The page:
|14 March 2002, 05:29||#1|
Join Date: Jun 2001
Arabian Nights review
Browsing my HD, I found a small Arabian Nights review done by me.. I just can't remember why the hell I did it, and as it will just stay on my HD, to no one reads, I'll post it here, if you guys don't mind
Developed and published by Krisalis in 1992
Arabian Nights doesn’t have the most original plot ever. In a nice day, you were doing a bit of gardening in the king’s castle, when the princess is kidnapped by a winged demon, and you’re blamed for the kidnapping. Now you have to get out of the castle chambers and rescue the princess!
Yeah, Arabian Nights is a jump’n’run game. Released when hedgehogs and plumbers were dominating the scene, Arabian Nights, unlike most jump’n’run games released in that time, tried to be a little differente than the console heroes, and it gives them a big kick in the ass!
The graphics are very good, with each stage having a different theme, and the sound are simply excellent, with great songs, and nice sound effects. But this really doesn’t matter too much, because the real gem in Arabian Nights is the gameplay.
The levels were superbly designed, with lots of well thought harzards, and many secrets to be found. The way the game is divided in scrolling and semi-static sections is brilliant and it gives the player a feeling of “what’s going to happen now?”. The puzzles help to break up the action a little bit, and makes the player think a little, although they aren’t really hard. And there’s two horizontal scrolling shoot-em-up levels that makes a nice change to the plataform action
The difficulty level is perfect, and although any average player may finish it in a week, he will be coming back every now and then to see if he can get a 100% score in every level (something that took me a LONG time to do). Inertia was nicely done this time, and you never feel like you lose a life because of bad game design.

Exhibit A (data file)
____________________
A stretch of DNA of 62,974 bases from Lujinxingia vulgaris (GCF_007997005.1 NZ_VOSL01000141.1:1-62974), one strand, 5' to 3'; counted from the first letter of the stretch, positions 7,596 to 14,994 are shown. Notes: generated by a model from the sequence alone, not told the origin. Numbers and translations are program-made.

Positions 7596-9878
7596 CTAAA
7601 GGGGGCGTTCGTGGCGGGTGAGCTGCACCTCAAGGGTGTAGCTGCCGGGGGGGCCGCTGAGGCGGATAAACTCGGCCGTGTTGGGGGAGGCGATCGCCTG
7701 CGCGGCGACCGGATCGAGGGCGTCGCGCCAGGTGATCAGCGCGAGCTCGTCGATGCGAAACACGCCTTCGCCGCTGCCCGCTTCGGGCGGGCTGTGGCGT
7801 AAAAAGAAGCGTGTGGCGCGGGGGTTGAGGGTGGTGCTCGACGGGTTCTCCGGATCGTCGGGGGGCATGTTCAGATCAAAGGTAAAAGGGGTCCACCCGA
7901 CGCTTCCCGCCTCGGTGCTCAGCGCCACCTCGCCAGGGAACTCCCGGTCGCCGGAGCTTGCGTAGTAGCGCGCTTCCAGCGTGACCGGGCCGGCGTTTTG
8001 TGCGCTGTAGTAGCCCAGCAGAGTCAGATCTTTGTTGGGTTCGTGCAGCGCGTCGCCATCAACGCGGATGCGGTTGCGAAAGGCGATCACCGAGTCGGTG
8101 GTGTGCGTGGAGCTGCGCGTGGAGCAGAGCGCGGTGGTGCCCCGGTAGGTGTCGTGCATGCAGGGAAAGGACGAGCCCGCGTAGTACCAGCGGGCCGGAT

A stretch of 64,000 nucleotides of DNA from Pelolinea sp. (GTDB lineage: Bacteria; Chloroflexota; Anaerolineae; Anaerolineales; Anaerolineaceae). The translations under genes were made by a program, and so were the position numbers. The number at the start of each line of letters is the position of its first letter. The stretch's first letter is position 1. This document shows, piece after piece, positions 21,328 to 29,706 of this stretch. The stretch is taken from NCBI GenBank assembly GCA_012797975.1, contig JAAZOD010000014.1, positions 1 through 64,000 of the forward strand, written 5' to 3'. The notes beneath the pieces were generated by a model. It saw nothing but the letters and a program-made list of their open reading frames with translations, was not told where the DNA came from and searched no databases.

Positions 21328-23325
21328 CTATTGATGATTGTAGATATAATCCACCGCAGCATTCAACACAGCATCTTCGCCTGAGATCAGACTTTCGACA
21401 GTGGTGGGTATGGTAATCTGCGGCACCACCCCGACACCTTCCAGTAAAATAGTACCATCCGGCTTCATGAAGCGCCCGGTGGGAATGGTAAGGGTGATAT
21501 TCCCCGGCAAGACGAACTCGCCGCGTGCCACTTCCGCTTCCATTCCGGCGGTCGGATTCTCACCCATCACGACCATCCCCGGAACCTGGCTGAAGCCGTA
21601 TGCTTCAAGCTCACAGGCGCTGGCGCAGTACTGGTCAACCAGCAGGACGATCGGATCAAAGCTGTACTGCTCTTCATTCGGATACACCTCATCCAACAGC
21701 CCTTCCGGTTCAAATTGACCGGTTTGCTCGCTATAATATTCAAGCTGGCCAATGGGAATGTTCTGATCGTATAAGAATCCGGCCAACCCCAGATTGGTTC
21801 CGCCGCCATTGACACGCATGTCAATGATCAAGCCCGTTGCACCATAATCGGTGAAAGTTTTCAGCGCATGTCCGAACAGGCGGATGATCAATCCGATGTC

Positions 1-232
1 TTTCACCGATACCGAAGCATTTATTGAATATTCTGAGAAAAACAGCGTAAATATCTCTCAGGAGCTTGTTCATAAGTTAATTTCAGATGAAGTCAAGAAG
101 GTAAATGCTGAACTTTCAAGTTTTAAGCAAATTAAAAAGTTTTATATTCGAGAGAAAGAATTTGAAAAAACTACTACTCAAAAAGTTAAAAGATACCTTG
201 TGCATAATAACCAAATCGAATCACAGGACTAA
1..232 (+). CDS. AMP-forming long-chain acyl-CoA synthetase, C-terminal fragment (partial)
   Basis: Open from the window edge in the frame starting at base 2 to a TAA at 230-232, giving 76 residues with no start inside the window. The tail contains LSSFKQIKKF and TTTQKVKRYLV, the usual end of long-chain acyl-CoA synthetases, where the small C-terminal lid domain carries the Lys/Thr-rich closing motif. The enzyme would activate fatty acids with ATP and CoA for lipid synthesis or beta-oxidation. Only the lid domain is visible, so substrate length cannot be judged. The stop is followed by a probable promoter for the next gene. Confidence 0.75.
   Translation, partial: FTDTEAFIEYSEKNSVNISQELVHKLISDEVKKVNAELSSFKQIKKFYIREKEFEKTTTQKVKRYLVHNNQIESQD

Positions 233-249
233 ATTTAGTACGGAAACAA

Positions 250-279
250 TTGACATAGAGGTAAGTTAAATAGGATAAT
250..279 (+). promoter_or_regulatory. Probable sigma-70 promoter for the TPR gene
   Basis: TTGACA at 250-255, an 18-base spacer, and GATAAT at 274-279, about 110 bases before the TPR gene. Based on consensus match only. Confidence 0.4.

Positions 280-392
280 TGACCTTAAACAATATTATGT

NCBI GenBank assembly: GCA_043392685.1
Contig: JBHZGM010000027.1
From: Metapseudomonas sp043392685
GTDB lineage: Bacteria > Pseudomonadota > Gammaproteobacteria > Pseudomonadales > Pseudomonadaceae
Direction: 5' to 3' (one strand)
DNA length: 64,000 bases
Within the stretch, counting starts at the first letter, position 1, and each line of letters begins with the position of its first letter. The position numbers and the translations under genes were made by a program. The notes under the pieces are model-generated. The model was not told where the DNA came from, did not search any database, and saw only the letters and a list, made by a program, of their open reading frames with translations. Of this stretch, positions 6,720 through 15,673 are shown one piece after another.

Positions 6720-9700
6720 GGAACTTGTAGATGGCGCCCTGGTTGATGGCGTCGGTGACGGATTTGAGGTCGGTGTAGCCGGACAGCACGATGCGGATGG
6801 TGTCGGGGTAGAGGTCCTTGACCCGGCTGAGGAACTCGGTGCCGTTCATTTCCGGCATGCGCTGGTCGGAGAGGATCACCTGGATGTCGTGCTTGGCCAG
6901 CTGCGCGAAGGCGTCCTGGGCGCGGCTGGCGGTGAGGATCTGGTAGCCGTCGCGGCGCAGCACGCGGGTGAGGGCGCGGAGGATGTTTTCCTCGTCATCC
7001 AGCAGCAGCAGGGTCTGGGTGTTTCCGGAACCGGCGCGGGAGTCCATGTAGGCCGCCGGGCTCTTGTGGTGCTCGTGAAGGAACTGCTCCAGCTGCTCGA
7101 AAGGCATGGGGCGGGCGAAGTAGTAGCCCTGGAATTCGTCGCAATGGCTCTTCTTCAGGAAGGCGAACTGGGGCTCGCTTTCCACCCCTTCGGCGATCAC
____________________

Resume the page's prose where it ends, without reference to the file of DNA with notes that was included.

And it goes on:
For some reason, this game was long forgotten for most die-hard amiga gamers. When talking about plataform games, usually people remember of Ruff ‘n’ Tumble or Soccer Kid, so now it’s time to give the little arabian guy a chance! I am sure you won’t regret!
|14 March 2002, 15:49||#2|
Join Date: Apr 2001
Location: The Hague / The Netherlands
More Arabian Nights reviews
Shatterhand, maybe you can submit your review at Malc's ALE -He accepts reviews of Amiga games.
I am still working at my homepage which has HTML-ised games reviews which appeared first on paper. In an attempt to write my longest reply ever here at EAB I attached two HTML-ised reviews of Arabian Nights which have appeared in CU Amiga. Both reviews are from my homepage which is still under construction:
ARABIAN NIGHTS A500:
As the only one in the office with a penchant for curly-toed sandals, Jon Sloan was the perfect choice for Krisalis' new platform puzzler.
Did your parents ever try to send you to sleep at night by telling you stories of a brave prince beating overwhelming odds to rescue a princess? Were they full of demons and nasty monsters? Yes? I know, I needed years of therapy afterwards too. That aside, if you want to relive those tales of derringdo, Krisalis are releasing the game for you.